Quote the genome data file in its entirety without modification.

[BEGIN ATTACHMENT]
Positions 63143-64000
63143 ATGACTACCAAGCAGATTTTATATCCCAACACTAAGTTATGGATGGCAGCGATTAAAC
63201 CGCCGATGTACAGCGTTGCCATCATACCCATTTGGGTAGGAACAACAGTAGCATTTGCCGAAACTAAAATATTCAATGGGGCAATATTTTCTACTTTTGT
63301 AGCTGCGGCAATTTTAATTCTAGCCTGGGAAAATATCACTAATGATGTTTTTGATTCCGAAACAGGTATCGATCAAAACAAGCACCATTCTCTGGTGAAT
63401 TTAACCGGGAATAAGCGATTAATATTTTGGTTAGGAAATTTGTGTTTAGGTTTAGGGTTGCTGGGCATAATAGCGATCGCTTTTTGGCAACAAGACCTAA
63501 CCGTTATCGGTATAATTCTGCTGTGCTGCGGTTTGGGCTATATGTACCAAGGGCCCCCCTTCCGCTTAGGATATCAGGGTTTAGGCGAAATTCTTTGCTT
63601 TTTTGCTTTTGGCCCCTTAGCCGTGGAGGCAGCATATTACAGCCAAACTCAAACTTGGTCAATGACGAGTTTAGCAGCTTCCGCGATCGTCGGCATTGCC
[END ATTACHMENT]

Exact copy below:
Positions 63143-64000
63143 ATGACTACCAAGCAGATTTTATATCCCAACACTAAGTTATGGATGGCAGCGATTAAAC
63201 CGCCGATGTACAGCGTTGCCATCATACCCATTTGGGTAGGAACAACAGTAGCATTTGCCGAAACTAAAATATTCAATGGGGCAATATTTTCTACTTTTGT
63301 AGCTGCGGCAATTTTAATTCTAGCCTGGGAAAATATCACTAATGATGTTTTTGATTCCGAAACAGGTATCGATCAAAACAAGCACCATTCTCTGGTGAAT
63401 TTAACCGGGAATAAGCGATTAATATTTTGGTTAGGAAATTTGTGTTTAGGTTTAGGGTTGCTGGGCATAATAGCGATCGCTTTTTGGCAACAAGACCTAA
63501 CCGTTATCGGTATAATTCTGCTGTGCTGCGGTTTGGGCTATATGTACCAAGGGCCCCCCTTCCGCTTAGGATATCAGGGTTTAGGCGAAATTCTTTGCTT
63601 TTTTGCTTTTGGCCCCTTAGCCGTGGAGGCAGCATATTACAGCCAAACTCAAACTTGGTCAATGACGAGTTTAGCAGCTTCCGCGATCGTCGGCATTGCC